Forgotten Soldiers: What Happened to Jacob Walden

Forgotten Soldiers: What Happened to Jacob Walden

by Warren Martin, Ken Farmer
4.5 2

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Forgotten Soldiers: What Happened to Jacob Walden 4.5 out of 5 based on 0 ratings. 2 reviews.
ReadersFavorite More than 1 year ago
Reviewed by Anne-Marie Reynolds for Readers' Favorite Forgotten Soldiers: What Happened to Jake Walden by Warren Martin is an intriguing story, one that is portrayed as fiction but could so easily have happened – and may well have done for all we know. It’s the story of Jake Walden, an American soldier, the only survivor when the helicopter he was flying in was shot down in 1970, during the Vietnam War. The story starts with his capture by the Vietcong and his introduction to life in a Vietnamese prisoner-of-war camp. Forgotten Soldiers follows Jake Walden as he is moved from camp to camp, narrowly missing a rescue attempt, until finally being transported to Russia and placed in a camp with a number of other foreign prisoners. Jake manages to keep track of his time in prison and, despite harsh treatment and torture, he keeps his wits about him and makes a couple of long-lasting friendships. Read the full story to find out what did happen to Jake Walden. I enjoyed reading Forgotten Soldiers – What Happened to Jake Walden by Warren Martin. It’s cleverly written as a fiction story with a lot of fact woven in, so much so that it actually felt like I was reading a narrative from someone who could have been there, a firsthand account.  The story was fresh, something different from many other war stories that are on the market and, to my mind, it is recommended reading for anyone who wants an insight into what war is like from a prisoner’s point of view.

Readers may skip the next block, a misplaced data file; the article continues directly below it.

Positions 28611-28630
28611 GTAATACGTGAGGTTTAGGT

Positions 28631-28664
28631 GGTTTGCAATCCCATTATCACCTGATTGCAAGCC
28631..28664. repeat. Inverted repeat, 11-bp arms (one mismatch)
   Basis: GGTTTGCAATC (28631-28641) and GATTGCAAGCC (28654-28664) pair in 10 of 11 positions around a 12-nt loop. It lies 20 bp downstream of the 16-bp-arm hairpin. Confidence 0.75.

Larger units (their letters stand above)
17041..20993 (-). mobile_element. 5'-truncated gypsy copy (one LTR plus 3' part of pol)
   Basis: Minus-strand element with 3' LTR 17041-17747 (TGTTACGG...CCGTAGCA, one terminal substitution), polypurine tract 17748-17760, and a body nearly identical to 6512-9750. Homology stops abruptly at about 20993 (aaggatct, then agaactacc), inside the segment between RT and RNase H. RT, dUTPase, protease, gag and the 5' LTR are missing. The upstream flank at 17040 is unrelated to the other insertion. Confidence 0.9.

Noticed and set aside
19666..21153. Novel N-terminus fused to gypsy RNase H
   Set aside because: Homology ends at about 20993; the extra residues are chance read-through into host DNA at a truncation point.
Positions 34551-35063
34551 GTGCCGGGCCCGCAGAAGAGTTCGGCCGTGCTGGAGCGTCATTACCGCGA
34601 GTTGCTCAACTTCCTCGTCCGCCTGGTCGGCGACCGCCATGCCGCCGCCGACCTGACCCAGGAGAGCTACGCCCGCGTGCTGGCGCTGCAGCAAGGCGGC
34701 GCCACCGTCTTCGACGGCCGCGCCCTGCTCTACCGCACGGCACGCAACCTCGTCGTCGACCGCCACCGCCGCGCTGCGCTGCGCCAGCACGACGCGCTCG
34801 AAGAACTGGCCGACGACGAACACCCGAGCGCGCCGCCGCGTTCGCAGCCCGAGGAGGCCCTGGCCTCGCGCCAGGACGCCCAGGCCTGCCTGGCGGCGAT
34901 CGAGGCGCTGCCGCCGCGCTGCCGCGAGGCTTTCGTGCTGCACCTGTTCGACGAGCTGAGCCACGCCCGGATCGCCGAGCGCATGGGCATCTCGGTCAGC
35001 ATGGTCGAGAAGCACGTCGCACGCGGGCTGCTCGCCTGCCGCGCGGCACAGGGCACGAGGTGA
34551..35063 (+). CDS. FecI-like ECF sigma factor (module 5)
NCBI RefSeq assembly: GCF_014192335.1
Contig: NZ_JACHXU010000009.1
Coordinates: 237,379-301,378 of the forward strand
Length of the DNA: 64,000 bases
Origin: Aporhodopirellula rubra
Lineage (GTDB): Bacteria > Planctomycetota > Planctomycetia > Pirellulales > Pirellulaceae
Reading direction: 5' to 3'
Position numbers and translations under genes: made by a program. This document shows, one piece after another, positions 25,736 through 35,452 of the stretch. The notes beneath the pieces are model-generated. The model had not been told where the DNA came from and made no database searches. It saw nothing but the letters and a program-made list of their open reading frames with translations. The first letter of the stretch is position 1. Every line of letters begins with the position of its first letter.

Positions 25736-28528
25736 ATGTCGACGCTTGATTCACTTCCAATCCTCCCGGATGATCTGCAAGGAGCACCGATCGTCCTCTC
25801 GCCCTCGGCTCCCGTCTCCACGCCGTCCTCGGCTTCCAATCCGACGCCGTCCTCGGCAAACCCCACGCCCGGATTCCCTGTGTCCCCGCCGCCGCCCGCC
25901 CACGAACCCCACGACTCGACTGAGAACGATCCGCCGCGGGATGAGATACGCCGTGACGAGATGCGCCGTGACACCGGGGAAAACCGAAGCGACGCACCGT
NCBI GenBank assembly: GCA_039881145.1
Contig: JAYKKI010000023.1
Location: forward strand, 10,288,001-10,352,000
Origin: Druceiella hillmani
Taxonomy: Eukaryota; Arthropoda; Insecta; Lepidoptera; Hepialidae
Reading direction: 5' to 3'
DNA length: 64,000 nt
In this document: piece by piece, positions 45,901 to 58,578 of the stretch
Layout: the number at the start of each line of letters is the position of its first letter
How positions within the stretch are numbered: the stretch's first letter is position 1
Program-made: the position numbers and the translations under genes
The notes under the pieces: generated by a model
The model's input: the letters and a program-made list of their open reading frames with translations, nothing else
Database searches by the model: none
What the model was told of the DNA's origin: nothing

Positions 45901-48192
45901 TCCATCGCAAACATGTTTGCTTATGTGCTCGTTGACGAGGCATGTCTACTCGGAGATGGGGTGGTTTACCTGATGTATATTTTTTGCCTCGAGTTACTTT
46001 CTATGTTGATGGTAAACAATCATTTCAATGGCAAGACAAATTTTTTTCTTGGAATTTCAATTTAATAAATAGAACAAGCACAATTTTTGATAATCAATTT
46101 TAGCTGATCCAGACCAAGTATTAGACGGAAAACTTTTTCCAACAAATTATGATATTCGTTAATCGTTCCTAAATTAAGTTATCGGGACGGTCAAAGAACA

john_podlaski More than 1 year ago
Forgotten Soldiers - Fiction?? I wonder... May 1, 2012 By John Podlaski Although this is a work of fiction, the story could very well have happened and none of us would have been the wiser. Captain Jacob Walden, 24, had only been in Vietnam for a month when his plane is shot down in 1970. He ejects safely, only to be captured by farmers loyal to the enemy. The author chronicles Jacob's 400-mile trek on foot through the jungles - northward toward Hanoi where he can be turned over to the proper authorities. Jakes entire world takes a flip upside down when his captors inform him that Vietnam is not at war with the United States, therefore, the Geneva Convention does not apply. Jake is not a POW, instead, he is judged a criminal and sentenced to prison. Thus began his daily ritual of torture, starvation, inhumane treatment and isolation. Thinking his life could not get any worse, Jake soon discovers how wrong he is when a masochistic Russian Major takes over the interrogation and torture. The author uses real events in his story such as the historic U.S. raid on the Son Tay prison camp to rescue seventy American prisoners - a location only 23 miles west of Hanoi, Jane Fonda's infamous trip to the Hanoi Hilton Prison in North Vietnam, and the fall of the Russian empire. Thirty-six years later, Capt Jacob Walden is officially pronounced dead by the United States government. A reporter and Jacob's brother do not believe this to be true and set out on their own to find proof to the contrary. What they find instead is shocking! To tell anymore would be a spoiler - you'll have to read this fine story on your own to see how it ends. Warning: you'll stay up late into the night reading because you won't be able to stop. Highly recommended! Great job Warren! John Podlaski, Author Cherries : A Vietnam War Novel